Hackaday Retro is to blame

A project log for PIP Arduino Web Browser

Surf the web using an Arduino and an ethernet shield. Because you can.

gilchristGilchrist 10/05/2014 at 00:400 Comments

From Early February 2014

An Arduino-based web browser.

This is a silly idea. [1]

I just wanted to get that out of the way early. This is the kind of idea that's probably going to end up reported on Hackaday FAIL.

I've been an avid follower of Hackaday since about 2010 and messing about with Arduino since the same time. I learnt to code on 8 bit home computers, so I'm hardly a newbie and have already been doing some daft things with Arduinos. And still using the Arduino IDE. [2]

I kept reading about people getting web browsers running on their old computers in the retro section of Hackaday and the idea occurred. Why not get a web browser running on a standard Arduino Uno? [3]

Well, let's do some comparisons:

The venerable Commodore 64 has a 6510 1MHz 8 bit processor with 64KB RAM and a 170KB disk drive available. [4]

The Arduino Uno has an ATmega 328 20MHz 8 bit processor with 2KB RAM, 1KB EEPROM and 32KB Flash RAM (ROM, essentially). The chip is run at 16MHz.

Although the ATmega 328 is much faster, it has practically no memory. Browsing is probably going to be memory intensive and web pages are going to have to be stored somewhere. I didn't fancy on-the-fly decoding every time. Luckily, SD cards are available to dump info to. [5]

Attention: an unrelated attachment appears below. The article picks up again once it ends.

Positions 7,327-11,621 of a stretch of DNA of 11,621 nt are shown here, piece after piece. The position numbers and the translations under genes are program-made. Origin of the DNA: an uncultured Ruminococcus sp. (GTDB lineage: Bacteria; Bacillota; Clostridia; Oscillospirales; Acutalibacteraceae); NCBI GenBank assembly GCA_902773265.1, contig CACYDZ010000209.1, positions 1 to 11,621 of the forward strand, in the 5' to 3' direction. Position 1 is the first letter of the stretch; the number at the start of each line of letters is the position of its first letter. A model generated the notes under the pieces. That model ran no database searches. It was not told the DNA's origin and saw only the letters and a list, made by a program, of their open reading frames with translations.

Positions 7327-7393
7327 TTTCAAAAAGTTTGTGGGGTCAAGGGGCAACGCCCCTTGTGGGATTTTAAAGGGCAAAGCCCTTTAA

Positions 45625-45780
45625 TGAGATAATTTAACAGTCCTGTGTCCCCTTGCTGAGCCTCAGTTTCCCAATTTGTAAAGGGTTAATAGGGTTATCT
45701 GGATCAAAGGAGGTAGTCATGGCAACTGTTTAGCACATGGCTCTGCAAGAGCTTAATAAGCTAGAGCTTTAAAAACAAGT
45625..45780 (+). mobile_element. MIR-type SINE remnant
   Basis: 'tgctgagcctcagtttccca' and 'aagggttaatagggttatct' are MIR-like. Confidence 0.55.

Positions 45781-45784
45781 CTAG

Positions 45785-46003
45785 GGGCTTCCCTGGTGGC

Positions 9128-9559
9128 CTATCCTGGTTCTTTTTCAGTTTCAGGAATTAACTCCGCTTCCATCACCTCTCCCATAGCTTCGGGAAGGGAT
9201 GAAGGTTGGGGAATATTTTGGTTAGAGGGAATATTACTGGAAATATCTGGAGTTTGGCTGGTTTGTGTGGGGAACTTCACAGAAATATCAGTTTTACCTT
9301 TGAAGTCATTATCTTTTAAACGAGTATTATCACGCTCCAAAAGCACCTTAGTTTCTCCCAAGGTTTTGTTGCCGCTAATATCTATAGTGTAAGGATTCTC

So what have I got to work with now? An Arduino Uno, Wiz 5100 Ethernet shield and the included micro SD card slot. This is starting to look possible.

Oh, and just 32 KB of code space. This is starting to look unlikely. [6]

[1] No, it is, really.

[2] I really need to start using the Atmel or some other full IDE.

[3] Because it's a silly idea. And the ATmega 328 is not retro.

[4] I was going to use the Apple ][ for the example but, despite what Apple might say, the Commodore 64 is the biggest selling 8 bit computer ever. The Apple ][ is the third I believe. I've used both.

[5] The smallest of which I could find now was 2GB. Sheesh!

[6] And I haven't even mentioned the known problems associated with parsing sloppy-old HTML code cleanly. Let along in 2KB of RAM and under 32 KB of code.